Originally published on May 1, 2019
By Ansh Chaudhary
The Federal Reserve ends its two-day meeting today. Chairman Jerome Powell will be discussing the economic outlook at a press conference scheduled for 2:30 p.m. (ET). As expected, the Fed won't be changing interest rates at this time. With President Trump demanding more rate cuts ahead of elections, the Fed will likely attempt to stress its independence and not sound too dovish.
Economic data at this point is sending a lot of mixed signals. In some places, there are signs that a more dovish policy from the Fed would be appropriate, while in others a more hawkish approach seems more suitable. Typically, the Fed increases interest rates when the equity market is strong and inflation is high and lowers rates when economic data starts to show signs of weakness.
Equity markets are posting record highs. The S&P 500 has had its best start to the year in 32 years, according to CNBC. The index has rallied nearly 18% now and has the momentum to break out past the 2,940 resistance level. This strong economic data is further supported by Friday's release of the GDP growth rate.
The real GDP growth rate came in at 3.2% for the first quarter, according to Bloomberg. Although GDP growth is generally a good thing, it is important to consider the factors driving this growth. Bloomberg mentions the rate in Q1 was boosted by exports and an increase in inventories. Exports are typically a volatile sector, and an increase in inventories suggests slowing demand or a late-stage business cycle.
Another puzzling factor for the Fed to consider is weakening inflation. The Fed's target for inflation is about 2% a year. The core inflation measure rose 1.6% in March from a year earlier, decreasing from 1.8% in January, reports The Wall Street Journal. In times of inflationary pressures, the Fed typically increases interest rates to counter the effect.
Equity markets and GDP numbers point toward a strong economy, but a closer look at what's pushing GDP growth higher shows a different picture. On top of that, weakening inflation provides an even blurrier image on the economic outlook. The Fed's patient approach has investors awaiting their next move.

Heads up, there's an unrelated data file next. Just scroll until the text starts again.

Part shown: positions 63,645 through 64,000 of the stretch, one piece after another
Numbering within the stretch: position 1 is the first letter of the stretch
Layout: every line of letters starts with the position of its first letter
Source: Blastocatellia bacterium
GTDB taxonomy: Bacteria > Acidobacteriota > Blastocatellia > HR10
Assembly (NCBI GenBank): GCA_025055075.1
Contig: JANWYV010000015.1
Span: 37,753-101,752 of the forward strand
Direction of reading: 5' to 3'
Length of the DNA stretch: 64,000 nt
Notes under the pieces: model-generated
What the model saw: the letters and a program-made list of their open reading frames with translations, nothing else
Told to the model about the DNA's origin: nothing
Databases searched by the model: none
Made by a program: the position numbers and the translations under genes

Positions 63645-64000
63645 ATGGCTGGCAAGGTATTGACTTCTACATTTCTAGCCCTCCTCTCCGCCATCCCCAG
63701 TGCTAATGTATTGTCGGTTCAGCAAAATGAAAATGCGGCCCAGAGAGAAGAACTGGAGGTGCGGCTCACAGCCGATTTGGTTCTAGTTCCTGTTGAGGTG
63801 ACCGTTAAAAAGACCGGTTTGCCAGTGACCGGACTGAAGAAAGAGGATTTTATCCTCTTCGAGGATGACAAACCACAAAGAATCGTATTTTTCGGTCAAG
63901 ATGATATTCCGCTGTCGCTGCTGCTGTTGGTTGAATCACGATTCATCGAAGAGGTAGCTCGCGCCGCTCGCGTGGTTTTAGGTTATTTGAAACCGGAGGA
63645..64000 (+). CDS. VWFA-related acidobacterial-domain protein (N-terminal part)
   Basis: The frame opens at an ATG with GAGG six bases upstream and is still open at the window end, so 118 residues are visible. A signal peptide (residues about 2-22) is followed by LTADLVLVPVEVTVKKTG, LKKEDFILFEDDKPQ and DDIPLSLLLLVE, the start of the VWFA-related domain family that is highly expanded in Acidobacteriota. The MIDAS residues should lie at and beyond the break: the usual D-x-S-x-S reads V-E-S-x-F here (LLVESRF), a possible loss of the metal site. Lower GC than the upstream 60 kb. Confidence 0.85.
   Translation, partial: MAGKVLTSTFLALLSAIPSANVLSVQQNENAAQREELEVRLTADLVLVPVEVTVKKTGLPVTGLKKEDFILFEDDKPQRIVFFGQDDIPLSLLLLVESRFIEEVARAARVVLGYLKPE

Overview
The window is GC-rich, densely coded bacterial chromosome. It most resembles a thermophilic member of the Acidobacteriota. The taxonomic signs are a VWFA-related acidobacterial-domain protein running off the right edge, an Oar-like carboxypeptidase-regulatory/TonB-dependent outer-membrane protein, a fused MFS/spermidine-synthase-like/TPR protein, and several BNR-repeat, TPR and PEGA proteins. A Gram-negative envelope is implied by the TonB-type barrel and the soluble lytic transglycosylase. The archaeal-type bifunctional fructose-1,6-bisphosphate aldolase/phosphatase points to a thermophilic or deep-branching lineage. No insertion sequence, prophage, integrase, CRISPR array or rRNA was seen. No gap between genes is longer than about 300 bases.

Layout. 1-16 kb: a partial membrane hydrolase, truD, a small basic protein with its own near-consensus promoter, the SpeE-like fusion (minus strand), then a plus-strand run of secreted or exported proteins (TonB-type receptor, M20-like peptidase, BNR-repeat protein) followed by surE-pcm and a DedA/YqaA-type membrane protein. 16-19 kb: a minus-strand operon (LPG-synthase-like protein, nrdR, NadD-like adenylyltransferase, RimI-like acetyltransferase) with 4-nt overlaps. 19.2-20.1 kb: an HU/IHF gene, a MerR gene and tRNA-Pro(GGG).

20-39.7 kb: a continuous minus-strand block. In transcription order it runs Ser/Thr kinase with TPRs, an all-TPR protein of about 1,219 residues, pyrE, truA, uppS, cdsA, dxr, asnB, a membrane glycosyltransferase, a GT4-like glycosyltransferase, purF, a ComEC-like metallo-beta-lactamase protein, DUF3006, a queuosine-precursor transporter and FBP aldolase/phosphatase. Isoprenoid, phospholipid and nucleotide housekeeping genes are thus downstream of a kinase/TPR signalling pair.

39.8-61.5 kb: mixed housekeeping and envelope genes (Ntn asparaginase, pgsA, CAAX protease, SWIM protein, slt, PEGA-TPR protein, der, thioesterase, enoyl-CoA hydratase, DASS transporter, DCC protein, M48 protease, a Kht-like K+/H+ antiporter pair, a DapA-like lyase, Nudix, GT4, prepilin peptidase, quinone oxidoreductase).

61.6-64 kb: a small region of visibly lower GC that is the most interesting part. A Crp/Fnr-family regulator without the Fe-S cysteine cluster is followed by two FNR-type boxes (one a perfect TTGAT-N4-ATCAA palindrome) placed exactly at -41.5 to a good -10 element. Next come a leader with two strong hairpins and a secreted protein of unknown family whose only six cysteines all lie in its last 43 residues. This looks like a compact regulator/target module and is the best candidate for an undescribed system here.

Sectors: The average momentum score for the Sector Benchmark ETFs decreased from 23.27 to 23.18. Momentum increased for five of the 11 sectors last week. Health Care's score, which jumped 15 points, increased the most, but it remained in last place. Technology remained the top sector, while Telecommunications overtook Discretionary for second place.
Factors: Among the Factor Benchmark ETFs, the average factor score increased from 24.50 to 24.92. Momentum increased for only four of 12 factors last week. The score for Momentum, which gained 9 points, increased the most. High Beta and Quality remain in the top two spots. Small Size fell to last place after Momentum's increase in rank.
Global: The average Global Benchmark ETF momentum score decreased from 21.73 to 17.64 for the week. Momentum in the global sector decreased in all but two sectors, Japan and the USA. Japan's score remained unchanged from the previous week, while USA's 1-point increase moved it from third place to first. Japan and Latin America remained the two laggards.
Editor’s Note: The summary bullets for this article were chosen by Seeking Alpha editors.